Chapter Fifty-Nine – Big Bertha On Patrol

Stop, if you will, and read through that chapter title again. It’s okay, I’ll wait.

Captains Armstrong and Goran look around waiting for Maya and Joey to show up, but of course they’re gone. Armstrong speculates that maybe they went to fetch some water. Leaving the buckets behind. Needless to say this is ridiculous, because Maya and Joey are the Heroes and they can’t do any normal, ordinary work. That’s reserved for the Red Shirts.

Armstrong takes off looking for them while everyone else remains behind. Four ravens show up and inspect the camp and then talk about what’s going on. All of the ravens are pretty relaxed except for Bertha, whose raven-sense is ticking madly. They discuss what a couple of men are doing with a few horses and a group of unicorns and all of the ravens except Bertha conclude that it isn’t really suspicious, which cements their stupidity in my mind. I think a group with those numbers embodies the word ‘suspicious’. Seriously, Apollyon’s minions are utterly retarded.

None of the ravens want to fly patrol with Bertha because of her ‘feelings’ – since she actually finds this group of travelers a bit suspicious. So the rest of the ravens take off and leave Bertha to fly her patrol alone.

We cut back to Captain Armstrong, who returns to camp empty-handed. Goran asks him if he found any signs.

Captain Armstrong shook his head and said, “I don’t understand this. I found nothing! I looked everywhere! I looked for broken branches. I searched the ground for footsteps. I even pricked my sword deep into the ground to listen to any sound but I heard nothing!” (page 462).

Wait, what? You pricked your sword deep into the ground? What good will that do? I guess Tesch thinks that you can press your ear against the sword and it will somehow act as a conduit that will allow you hear footsteps, but I’m pretty sure that will actually make it more difficult to hear than just putting your ear against the ground. Or maybe they have magic swords that you poke into the ground and then the sword tells you if anyone has walked on that ground recently.

Also, that’s ‘footprints’, not ‘footsteps’.

Armstrong realizes that they asked about Duanes Gate and are probably heading there now:

“I don’t believe that Maya and Joey would have gone alone and without us to ‘Duane Gate’. Basically they are teenagers and teenagers overestimate their own strength and power. Who knows what’s going on! Maybe they are already dead because they tripped on one of these rock walls and fell off a cliff.” (page 463)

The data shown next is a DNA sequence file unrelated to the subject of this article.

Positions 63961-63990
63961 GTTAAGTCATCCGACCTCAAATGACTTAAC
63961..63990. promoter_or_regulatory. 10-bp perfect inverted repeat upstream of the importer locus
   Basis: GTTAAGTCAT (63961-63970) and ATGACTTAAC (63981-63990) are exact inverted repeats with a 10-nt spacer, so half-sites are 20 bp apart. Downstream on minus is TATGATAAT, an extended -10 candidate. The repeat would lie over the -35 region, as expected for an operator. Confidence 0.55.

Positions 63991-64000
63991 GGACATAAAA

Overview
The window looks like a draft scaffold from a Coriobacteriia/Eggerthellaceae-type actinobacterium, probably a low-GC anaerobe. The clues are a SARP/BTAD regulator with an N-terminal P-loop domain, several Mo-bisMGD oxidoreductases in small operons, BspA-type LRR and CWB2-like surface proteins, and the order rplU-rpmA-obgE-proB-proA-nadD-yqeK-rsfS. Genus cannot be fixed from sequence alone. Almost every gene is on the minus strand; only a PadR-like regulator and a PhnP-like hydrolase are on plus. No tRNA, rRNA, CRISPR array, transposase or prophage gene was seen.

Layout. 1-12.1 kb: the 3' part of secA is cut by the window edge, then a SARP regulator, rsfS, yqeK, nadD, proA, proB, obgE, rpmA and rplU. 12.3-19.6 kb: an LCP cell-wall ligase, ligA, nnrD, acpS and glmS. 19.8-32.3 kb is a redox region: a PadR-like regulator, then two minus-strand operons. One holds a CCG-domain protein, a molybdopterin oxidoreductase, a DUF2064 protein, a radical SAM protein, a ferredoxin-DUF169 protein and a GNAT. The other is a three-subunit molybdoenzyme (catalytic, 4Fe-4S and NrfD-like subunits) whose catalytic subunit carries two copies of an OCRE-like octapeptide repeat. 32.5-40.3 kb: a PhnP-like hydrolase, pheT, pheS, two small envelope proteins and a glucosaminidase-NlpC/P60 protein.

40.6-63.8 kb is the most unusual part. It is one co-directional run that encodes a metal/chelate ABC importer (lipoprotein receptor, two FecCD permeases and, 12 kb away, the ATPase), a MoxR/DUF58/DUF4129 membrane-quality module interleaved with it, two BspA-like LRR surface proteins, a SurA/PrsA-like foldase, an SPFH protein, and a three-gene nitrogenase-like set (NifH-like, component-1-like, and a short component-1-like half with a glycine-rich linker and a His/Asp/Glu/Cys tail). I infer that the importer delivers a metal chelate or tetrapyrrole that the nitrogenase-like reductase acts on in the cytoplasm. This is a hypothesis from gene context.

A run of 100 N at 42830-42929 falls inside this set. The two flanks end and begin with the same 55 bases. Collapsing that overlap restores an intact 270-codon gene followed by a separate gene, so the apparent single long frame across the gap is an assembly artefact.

That actually sounds exactly like something Maya and Joey would do. And that’s ‘Duanes Gate’, Tesch.

The captains don’t want to just give up, so Armstrong says he’ll ride back to his village and fetch some men and provisions which will enable them to do a proper search.

“That’s a considerable thought,” said Captain Goran (page 463).

I don’t think that word means what you think it means.

We go back to Maya and Joey. They leap along until they reach the snow line and it gets a little slippery. But they keep going, with the knowledge that they’re leaving footprints. And who should find those footprints but Bertha…but by then a snowstorm is just kicking up and Bertha realizes that by the time she finds the others the footprints will be covered and nobody will believe her. So she does nothing.

Eventually they arrive at the castle. It’s enormous. Four or five miles across. A hundred and twenty towers. It sounds like it would be really hard to sustain a castle that size and everyone who lives in it when you have to transport everything up a fucking mountain.

Behind the castle, they find an airfield:

“Whoa…Aliens…and their giant air ships! They look like the flying saucers which we have seen on pictures in our world!” Joey said dazzled (page 467).

There aren’t actually aliens there, Joey is just randomly saying that.

They talk about the airships for awhile and Joey thinks they’re totally awesome and wants to go check them out and actually starts running towards them before Maya grabs him and reminds him that they’re standing outside the stronghold of The Desolate One, the Dark Lord of the Sith, Ruler of all Evil, a mass-murdering megalomaniac who will have them flayed alive if he ever gets his hands on them. A fact that actually has a way of gripping your mind, unless you’re a moron like Joey.